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Sketches (etc.) of Boz: happy 200th birthday, Charles Dickens

February 7, 2012

What dreams may come: Dickens, aged 49, photographed by George Herbert Watkins in 1861

By a quirk of sheer Dickensian fate, if any day could be chosen for the bicentenary of arguably the world’s – certainly Blighty’s – master storyteller, then surely it should be today. Here, in the south-east of England (including, of course, that city forever and rightly associated with him, London), all is covered in snow. It’s also bitterly cold and the night doubtless will be misty and dark as a black blanket too. In short, it’s a dramatic and rather melancholic winter’s day, and yet what with the snow, very atmospheric and almost wistful. It’s a Dickensian day all right.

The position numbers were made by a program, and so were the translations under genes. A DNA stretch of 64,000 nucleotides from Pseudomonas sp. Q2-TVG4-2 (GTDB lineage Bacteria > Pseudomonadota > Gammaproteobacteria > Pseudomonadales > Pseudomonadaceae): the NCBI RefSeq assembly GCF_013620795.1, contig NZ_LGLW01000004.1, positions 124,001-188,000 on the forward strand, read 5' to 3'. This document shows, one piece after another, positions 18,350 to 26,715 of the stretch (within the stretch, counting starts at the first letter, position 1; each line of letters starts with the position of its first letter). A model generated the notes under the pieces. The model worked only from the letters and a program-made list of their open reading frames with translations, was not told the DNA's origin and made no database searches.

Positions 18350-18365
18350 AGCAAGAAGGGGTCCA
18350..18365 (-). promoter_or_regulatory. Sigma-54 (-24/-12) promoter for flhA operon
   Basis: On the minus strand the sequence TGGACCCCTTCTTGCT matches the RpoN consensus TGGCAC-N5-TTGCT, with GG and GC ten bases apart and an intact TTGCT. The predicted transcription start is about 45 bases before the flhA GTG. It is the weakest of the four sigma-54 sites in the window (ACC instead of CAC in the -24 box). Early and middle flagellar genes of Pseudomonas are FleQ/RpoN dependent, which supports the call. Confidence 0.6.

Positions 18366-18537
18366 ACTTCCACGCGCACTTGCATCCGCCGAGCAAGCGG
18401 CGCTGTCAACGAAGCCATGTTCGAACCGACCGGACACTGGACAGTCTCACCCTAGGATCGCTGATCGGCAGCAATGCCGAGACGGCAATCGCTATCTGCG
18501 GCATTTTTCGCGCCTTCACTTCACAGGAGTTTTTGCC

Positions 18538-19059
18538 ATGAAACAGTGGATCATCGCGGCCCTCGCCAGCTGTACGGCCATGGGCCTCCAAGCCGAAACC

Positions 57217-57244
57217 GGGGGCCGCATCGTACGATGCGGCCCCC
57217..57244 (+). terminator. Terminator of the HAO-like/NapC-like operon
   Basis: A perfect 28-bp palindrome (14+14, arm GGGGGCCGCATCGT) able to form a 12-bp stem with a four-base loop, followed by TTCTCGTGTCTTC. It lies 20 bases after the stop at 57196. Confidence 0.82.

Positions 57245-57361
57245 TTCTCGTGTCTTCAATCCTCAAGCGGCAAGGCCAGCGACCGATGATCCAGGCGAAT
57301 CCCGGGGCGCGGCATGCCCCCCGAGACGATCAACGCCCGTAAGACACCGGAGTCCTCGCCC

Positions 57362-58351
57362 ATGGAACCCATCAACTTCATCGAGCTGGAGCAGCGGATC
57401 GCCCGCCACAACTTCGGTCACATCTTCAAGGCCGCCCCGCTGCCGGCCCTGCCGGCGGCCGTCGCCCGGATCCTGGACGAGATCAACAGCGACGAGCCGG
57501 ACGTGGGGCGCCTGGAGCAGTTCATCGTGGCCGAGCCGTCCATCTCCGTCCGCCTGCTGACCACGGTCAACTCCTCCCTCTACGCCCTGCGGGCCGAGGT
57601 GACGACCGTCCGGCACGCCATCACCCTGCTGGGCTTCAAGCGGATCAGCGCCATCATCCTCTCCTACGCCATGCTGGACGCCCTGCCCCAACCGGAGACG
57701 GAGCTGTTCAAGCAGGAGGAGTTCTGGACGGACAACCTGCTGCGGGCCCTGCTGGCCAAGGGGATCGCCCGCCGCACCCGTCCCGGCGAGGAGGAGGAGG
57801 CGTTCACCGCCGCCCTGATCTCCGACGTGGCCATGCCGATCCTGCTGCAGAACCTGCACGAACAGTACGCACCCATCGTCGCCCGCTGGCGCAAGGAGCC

Yes, that’s right, chaps, Chuck Dickens is 200 years old – or, at least, he would be if (admittedly bizarrely) he were still alive. And, not least because he’s my favourite novelist (and, to my mind, the best that ever laid pen to paper) and thus an enormous inspiration to me as a budding novelist, methinks it’s only right on such a whimsically flavoured blog as this to mark the occasion and – through extracts scribbled by him, images featuring him and, yes, video clips of scenes based on his works – celebrate his exceptional efforts.